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Original Investigation
October 14, 2020

Adjunctive Psychotherapy for Bipolar Disorder: A Systematic Review and Component Network Meta-analysis

Author Affiliations
  • 1Department of Psychiatry and Biobehavioral Sciences, David Geffen School of Medicine, University of California, Los Angeles
  • 2Department of Psychiatry, Warneford Hospital, University of Oxford, Oxford, United Kingdom
  • 3Institute of Social and Preventive Medicine, University of Bern, Bern, Switzerland
  • 4Department of Health Promotion and Human Behavior, Kyoto University Graduate School of Medicine/School of Public Health, Kyoto, Japan
  • 5Department of Clinical Epidemiology, Kyoto University Graduate School of Medicine/School of Public Health, Kyoto, Japan
  • 6Brain and Mind Centre, The University of Sydney, Sydney, Australia
  • 7Institute of Neuroscience, Newcastle University, Newcastle, United Kingdom
  • 8Oxford Health National Health Service Foundation Trust, Warneford Hospital, Oxford, United Kingdom
JAMA Psychiatry. Published online October 14, 2020. doi:10.1001/jamapsychiatry.2020.2993
Key Points

Question  Which psychosocial interventions are associated with an improved course and medium-term outcomes of bipolar disorder?

Findings  In a systematic review and network meta-analysis of 39 randomized clinical trials of adjunctive psychotherapy, there was evidence that family, cognitive behavioral, and psychoeducational therapies were associated with reduced episode recurrence vs treatment as usual in individuals with bipolar disorder. Cognitive behavioral therapy was associated with greater stabilization of residual symptoms of depression compared with treatment as usual.

Meaning  This study suggests that outpatients with bipolar disorder receiving pharmacotherapy should also be offered psychosocial treatments that emphasize illness management strategies and enhance coping skills; delivering these components in family or group format may be especially advantageous.


Importance  Several psychotherapy protocols have been evaluated as adjuncts to pharmacotherapy for patients with bipolar disorder, but little is known about their comparative effectiveness.

Objective  To use systematic review and network meta-analysis to compare the association of using manualized psychotherapies and therapy components with reducing recurrences and stabilizing symptoms in patients with bipolar disorder.

Data Sources  Major bibliographic databases (MEDLINE, PsychInfo, and Cochrane Library of Systematic Reviews) and trial registries were searched from inception to June 1, 2019, for randomized clinical trials of psychotherapy for bipolar disorder.

Study Selection  Of 3255 abstracts, 39 randomized clinical trials were identified that compared pharmacotherapy plus manualized psychotherapy (cognitive behavioral therapy, family or conjoint therapy, interpersonal therapy, or psychoeducational therapy) with pharmacotherapy plus a control intervention (eg, supportive therapy or treatment as usual) for patients with bipolar disorder.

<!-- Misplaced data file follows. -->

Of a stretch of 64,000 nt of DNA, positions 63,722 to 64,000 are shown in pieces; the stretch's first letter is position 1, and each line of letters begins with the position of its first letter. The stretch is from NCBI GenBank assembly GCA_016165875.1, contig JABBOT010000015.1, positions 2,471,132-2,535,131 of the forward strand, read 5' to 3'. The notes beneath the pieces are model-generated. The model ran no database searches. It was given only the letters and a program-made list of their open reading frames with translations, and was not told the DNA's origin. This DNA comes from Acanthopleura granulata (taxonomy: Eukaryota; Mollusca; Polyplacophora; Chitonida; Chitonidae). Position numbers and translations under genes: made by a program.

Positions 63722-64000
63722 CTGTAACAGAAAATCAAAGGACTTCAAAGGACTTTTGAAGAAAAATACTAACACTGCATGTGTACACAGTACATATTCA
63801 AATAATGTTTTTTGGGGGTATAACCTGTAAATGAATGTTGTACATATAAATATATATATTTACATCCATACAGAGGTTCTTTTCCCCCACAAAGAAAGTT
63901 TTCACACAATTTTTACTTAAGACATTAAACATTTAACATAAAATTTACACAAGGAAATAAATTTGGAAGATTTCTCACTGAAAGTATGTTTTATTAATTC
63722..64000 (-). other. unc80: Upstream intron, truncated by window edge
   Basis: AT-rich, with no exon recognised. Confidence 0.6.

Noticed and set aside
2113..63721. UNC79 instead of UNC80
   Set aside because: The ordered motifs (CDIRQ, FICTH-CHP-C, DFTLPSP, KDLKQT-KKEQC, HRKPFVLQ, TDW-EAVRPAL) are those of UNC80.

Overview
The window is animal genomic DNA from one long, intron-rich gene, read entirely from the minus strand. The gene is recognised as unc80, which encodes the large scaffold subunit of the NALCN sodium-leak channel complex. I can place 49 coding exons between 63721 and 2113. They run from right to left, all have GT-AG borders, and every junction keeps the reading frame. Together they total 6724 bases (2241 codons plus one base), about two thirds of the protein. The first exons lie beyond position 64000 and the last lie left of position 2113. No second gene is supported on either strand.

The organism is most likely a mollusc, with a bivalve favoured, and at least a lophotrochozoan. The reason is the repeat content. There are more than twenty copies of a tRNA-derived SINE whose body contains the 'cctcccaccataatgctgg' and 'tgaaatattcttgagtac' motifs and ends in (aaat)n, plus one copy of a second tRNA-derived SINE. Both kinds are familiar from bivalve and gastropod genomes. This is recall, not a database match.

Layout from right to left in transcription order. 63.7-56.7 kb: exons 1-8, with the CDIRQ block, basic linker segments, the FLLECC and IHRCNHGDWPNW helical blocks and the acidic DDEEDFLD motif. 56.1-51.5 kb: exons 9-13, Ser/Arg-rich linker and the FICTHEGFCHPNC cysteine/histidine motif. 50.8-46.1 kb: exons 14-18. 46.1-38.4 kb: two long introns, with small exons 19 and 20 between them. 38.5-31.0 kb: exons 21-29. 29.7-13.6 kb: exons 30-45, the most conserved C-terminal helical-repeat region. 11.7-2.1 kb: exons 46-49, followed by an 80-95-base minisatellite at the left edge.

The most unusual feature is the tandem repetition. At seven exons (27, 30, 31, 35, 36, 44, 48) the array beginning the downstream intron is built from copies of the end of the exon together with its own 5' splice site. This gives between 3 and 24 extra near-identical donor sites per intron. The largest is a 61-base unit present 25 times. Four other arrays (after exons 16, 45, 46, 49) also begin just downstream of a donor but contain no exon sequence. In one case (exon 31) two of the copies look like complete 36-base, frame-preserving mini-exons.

Data Extraction and Synthesis  Binary outcomes (recurrence and study retention) were compared across treatments using odds ratios (ORs). For depression or mania severity scores, data were pooled and compared across treatments using standardized mean differences (SMDs) (Hedges-adjusted g using weighted pooled SDs). In component network meta-analyses, the incremental effectiveness of 13 specific therapy components was examined.

Main Outcomes and Measures  The primary outcome was illness recurrence. Secondary outcomes were depressive and manic symptoms at 12 months and acceptability of treatment (study retention).

Results  A total of 39 randomized clinical trials with 3863 participants (2247 of 3693 [60.8%] with data on sex were female; mean [SD] age, 36.5 [8.2] years) were identified. Across 20 two-group trials that provided usable information, manualized treatments were associated with lower recurrence rates than control treatments (OR, 0.56; 95% CI, 0.43-0.74). Psychoeducation with guided practice of illness management skills in a family or group format was associated with reducing recurrences vs the same strategies in an individual format (OR, 0.12; 95% CI, 0.02-0.94). Cognitive behavioral therapy (SMD, −0.32; 95% CI, −0.64 to −0.01) and, with less certainty, family or conjoint therapy (SMD, −0.46; 95% CI, −1.01 to 0.08) and interpersonal therapy (SMD, –0.46; 95% CI, −1.07 to 0.15) were associated with stabilizing depressive symptoms compared with treatment as usual. Higher study retention was associated with family or conjoint therapy (OR, 0.46; 95% CI, 0.26-0.82) and brief psychoeducation (OR, 0.44; 95% CI, 0.23-0.85) compared with standard psychoeducation.

Conclusions and Relevance  This study suggests that outpatients with bipolar disorder may benefit from skills-based psychosocial interventions combined with pharmacotherapy. Conclusions are tempered by heterogeneity in populations, treatment duration, and follow-up.

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